Intriguing artists off target


Stephen John Phillips and Charles Alexander McGill are tw very good artists not seen at their best in their current separate shows at Knight Gomez (through March 16).

Phillips, whose work occupies the main space, specializes in sepia-toned photographs of models in poses against artificial backdrops, recalling Victorian photography. If the Starn twins, whose work is being shown at the Baltimore Museum of Art, do not like to think of their photography as having an antique or romantic look, that's just what Phillips appears to be after. For in such settings and tones his male and female nudes take on the eroticism of the illicit, and benefit from the fact that the suggested is more seductive than the explicit.

In their own way, the current group of his works, called "Healing the Twisted," continues this trait. The works were "inspired by the artist's experience with physical therapy following an

automobile accident," according to a gallery statement. In most of these, Phillips' figures are posed with devices for helping the variously afflicted, or with religious objects; "twisted" apparently refers to the physical or the spiritual.

"Mending of the Limbs #3" and "Mending of the Limbs #1" show a man semi-prone on the floor, clutching a crutch as if it were his means to physical salvation. In "Hope" a woman poses with a leg brace on. In "The Incorruptible" a woman holds a picture of Christ in a garden-of-Gethsemane pose.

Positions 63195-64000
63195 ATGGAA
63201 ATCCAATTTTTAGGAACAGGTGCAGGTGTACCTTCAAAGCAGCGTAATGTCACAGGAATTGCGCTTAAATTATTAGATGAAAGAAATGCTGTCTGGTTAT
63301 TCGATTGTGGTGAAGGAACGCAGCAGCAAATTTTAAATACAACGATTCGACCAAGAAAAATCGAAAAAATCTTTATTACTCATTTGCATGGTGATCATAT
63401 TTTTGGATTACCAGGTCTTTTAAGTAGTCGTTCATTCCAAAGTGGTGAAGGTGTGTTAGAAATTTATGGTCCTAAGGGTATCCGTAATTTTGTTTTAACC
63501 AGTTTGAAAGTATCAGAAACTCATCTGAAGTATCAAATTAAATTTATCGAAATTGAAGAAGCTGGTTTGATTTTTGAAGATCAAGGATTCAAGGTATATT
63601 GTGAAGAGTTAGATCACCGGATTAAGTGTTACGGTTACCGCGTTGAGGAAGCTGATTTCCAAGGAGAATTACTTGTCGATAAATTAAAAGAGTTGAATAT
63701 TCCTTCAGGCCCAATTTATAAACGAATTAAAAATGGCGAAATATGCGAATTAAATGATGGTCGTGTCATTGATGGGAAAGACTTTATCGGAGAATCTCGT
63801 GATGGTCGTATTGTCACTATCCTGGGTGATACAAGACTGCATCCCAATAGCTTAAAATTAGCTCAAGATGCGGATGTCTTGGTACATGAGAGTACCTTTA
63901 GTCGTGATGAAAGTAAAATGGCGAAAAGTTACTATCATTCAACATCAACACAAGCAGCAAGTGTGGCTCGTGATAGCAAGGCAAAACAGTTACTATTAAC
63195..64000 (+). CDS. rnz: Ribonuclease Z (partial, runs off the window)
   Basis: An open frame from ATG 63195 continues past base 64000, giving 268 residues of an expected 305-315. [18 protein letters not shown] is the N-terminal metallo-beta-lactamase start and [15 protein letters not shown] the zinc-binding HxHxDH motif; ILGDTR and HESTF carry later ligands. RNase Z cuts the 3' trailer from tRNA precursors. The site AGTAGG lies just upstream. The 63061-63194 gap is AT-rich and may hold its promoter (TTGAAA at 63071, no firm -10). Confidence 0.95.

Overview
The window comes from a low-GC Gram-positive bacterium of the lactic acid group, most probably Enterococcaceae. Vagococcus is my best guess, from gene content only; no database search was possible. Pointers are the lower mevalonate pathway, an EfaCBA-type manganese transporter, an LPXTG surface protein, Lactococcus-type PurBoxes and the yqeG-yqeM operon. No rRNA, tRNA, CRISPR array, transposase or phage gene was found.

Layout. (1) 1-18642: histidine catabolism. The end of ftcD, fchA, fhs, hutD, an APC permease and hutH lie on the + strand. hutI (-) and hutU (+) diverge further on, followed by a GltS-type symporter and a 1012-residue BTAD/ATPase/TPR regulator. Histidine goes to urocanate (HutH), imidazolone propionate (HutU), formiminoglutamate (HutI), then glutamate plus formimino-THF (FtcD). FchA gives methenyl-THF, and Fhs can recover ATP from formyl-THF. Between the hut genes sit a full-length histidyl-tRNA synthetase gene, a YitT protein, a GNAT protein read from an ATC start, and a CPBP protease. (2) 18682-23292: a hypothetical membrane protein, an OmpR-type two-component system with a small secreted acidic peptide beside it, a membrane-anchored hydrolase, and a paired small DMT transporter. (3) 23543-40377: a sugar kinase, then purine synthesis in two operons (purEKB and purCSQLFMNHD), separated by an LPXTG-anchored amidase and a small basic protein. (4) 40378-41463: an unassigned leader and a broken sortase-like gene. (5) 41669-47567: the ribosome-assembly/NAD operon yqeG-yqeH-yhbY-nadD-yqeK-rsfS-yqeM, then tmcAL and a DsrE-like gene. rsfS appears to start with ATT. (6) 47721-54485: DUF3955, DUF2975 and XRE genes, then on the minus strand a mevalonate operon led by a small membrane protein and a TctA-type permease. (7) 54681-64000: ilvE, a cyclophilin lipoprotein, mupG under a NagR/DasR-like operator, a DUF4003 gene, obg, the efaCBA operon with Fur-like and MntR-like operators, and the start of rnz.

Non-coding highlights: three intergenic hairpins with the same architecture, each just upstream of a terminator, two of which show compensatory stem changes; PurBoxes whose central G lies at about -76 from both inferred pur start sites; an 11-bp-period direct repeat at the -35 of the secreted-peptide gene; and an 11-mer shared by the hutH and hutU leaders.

The problem with these beautifully produced images is that they're just a little bit ludicrous, and seeing a large group of them together only makes them more so. The gallery's statement says that they are "compassionate but somewhat humorous," but by presenting these figures in an aura of romantic sincerity Phillips invites something more like derision than sympathy. The young man with the crutch, for instance, closes his eyes in something akin to ecstasy. Phillips' photos gain tension by toeing a line between satire and seriousness, but in this case, whether intentionally or not, he slips into mockery and it doesn't work.

The strength of McGill's work lies in a combination of his overpowering (if sometimes a bit obvious) images and the sureness of his hand. The hand does not fail him in the five oils on paper here, but the imagery does.

The journey of life is the presumed theme behind these paintings with their railroads traversing landscapes populated with eggs, his locomotives sporting egg/halos as they head into the wind or the storm or the dark. McGill paints extremely well, but these works have a too-lighthearted look for their symbolism and subject matter. There's a certain incongruity between the message and the image; his earlier, more pessimistic works packed more punch.

But with both McGill and Phillips we know we're in the presence of serious artists who are always more than worth a visit.

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